The Sundial above the south porch door. Photograph by Derek Toon

(8) The Porch. The south doorway is Norman in style but has been reconstructed. The door is ancient, possibly 17th century.Within the porch, the seats are formed of old grave covers. Over the porch there is a sundial inscribed – ‘Man fleeth as it were a shadow. 1803’, a timely reminder that “man hath a short time to live”.




Effigy of a lady beneath west wall of south transept

(9) Outside the church. Leaving the porch and turning left, there is, beneath the west wall of the south transept, two monumental stones protruding; one is mutilated. It is an effigy of a lady (possibly a member of the Eure family) with her head on a cushion and her hands folded in prayer; the other stone has a floriated cross of beautiful design. The monuments, regarded as the most remarkable features of the Church, are possibly 13th or 14th century and are thought to have been inserted after the church was built, hereby fulfilling the wish of the founder of the chantry chapel that they should “lie within the wall’.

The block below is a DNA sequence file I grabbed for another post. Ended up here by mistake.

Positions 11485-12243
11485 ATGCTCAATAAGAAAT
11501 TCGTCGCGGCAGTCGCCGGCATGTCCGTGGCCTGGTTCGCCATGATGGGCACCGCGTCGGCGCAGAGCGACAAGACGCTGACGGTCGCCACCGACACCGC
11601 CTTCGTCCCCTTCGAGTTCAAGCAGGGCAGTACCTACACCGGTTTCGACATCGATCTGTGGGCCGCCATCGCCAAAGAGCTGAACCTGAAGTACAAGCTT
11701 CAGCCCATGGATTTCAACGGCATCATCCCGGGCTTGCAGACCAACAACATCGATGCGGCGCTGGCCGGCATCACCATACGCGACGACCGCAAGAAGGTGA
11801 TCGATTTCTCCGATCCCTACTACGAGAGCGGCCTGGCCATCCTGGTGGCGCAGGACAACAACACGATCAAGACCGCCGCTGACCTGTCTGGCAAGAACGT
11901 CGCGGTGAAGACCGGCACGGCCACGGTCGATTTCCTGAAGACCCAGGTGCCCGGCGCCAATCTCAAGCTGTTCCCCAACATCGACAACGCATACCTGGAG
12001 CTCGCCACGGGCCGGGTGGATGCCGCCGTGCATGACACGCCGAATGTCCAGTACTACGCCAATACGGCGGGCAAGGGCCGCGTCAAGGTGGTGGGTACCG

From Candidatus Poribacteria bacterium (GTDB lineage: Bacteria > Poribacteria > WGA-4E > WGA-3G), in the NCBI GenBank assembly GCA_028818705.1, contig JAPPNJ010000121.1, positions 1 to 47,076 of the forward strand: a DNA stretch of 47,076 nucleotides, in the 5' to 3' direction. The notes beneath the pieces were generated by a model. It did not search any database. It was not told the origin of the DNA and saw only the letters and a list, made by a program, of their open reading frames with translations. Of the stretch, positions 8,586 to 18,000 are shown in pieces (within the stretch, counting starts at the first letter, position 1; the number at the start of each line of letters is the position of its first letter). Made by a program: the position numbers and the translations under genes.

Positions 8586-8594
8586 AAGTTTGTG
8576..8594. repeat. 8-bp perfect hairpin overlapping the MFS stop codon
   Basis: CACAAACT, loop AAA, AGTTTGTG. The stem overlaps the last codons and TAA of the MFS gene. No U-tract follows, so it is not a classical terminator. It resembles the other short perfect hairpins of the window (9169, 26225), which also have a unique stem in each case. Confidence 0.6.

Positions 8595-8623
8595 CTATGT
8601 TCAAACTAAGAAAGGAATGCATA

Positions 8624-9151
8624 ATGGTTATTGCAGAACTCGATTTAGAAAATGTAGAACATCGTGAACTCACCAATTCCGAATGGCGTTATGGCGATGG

(10) Continuing eastwards
, there is a panoramic view down the valley of the River Wear to Witton-le-Wear, Bishop Auckland and Westerton Hill.

(11) The north transept is lit by a window of fine workmanship, with hood mouldings outside, terminating in mask heads. The window is circa 1300, with three stepped and cusped lancets under one pointed arch. There is “a very pretty battlemented twin bellcott” of the 17th century at the western end of the church.